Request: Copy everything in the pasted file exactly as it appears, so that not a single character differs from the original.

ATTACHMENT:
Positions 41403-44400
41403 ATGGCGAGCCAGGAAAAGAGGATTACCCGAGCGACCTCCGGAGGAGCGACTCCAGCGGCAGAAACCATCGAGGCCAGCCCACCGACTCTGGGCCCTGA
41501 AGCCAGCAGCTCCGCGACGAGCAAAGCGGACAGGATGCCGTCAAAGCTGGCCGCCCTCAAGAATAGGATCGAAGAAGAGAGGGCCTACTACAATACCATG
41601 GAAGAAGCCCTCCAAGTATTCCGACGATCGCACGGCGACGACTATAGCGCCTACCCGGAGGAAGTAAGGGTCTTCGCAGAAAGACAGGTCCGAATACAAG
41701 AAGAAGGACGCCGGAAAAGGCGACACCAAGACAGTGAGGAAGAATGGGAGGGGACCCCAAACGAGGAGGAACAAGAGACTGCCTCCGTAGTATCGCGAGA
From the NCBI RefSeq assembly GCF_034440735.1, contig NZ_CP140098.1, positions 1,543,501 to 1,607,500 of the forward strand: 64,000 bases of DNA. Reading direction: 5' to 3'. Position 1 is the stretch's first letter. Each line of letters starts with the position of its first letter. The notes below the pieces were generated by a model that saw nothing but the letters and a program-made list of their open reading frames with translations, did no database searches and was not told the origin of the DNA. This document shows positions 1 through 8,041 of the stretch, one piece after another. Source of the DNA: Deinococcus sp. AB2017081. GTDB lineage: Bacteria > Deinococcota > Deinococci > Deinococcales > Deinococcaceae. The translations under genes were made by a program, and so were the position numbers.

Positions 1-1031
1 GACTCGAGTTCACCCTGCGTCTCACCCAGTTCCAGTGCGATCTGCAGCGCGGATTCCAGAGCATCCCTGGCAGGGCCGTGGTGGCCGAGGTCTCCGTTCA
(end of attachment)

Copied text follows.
Positions 41403-44400
41403 ATGGCGAGCCAGGAAAAGAGGATTACCCGAGCGACCTCCGGAGGAGCGACTCCAGCGGCAGAAACCATCGAGGCCAGCCCACCGACTCTGGGCCCTGA
41501 AGCCAGCAGCTCCGCGACGAGCAAAGCGGACAGGATGCCGTCAAAGCTGGCCGCCCTCAAGAATAGGATCGAAGAAGAGAGGGCCTACTACAATACCATG
41601 GAAGAAGCCCTCCAAGTATTCCGACGATCGCACGGCGACGACTATAGCGCCTACCCGGAGGAAGTAAGGGTCTTCGCAGAAAGACAGGTCCGAATACAAG
41701 AAGAAGGACGCCGGAAAAGGCGACACCAAGACAGTGAGGAAGAATGGGAGGGGACCCCAAACGAGGAGGAACAAGAGACTGCCTCCGTAGTATCGCGAGA
From the NCBI RefSeq assembly GCF_034440735.1, contig NZ_CP140098.1, positions 1,543,501 to 1,607,500 of the forward strand: 64,000 bases of DNA. Reading direction: 5' to 3'. Position 1 is the stretch's first letter. Each line of letters starts with the position of its first letter. The notes below the pieces were generated by a model that saw nothing but the letters and a program-made list of their open reading frames with translations, did no database searches and was not told the origin of the DNA. This document shows positions 1 through 8,041 of the stretch, one piece after another. Source of the DNA: Deinococcus sp. AB2017081. GTDB lineage: Bacteria > Deinococcota > Deinococci > Deinococcales > Deinococcaceae. The translations under genes were made by a program, and so were the position numbers.

Positions 1-1031
1 GACTCGAGTTCACCCTGCGTCTCACCCAGTTCCAGTGCGATCTGCAGCGCGGATTCCAGAGCATCCCTGGCAGGGCCGTGGTGGCCGAGGTCTCCGTTCA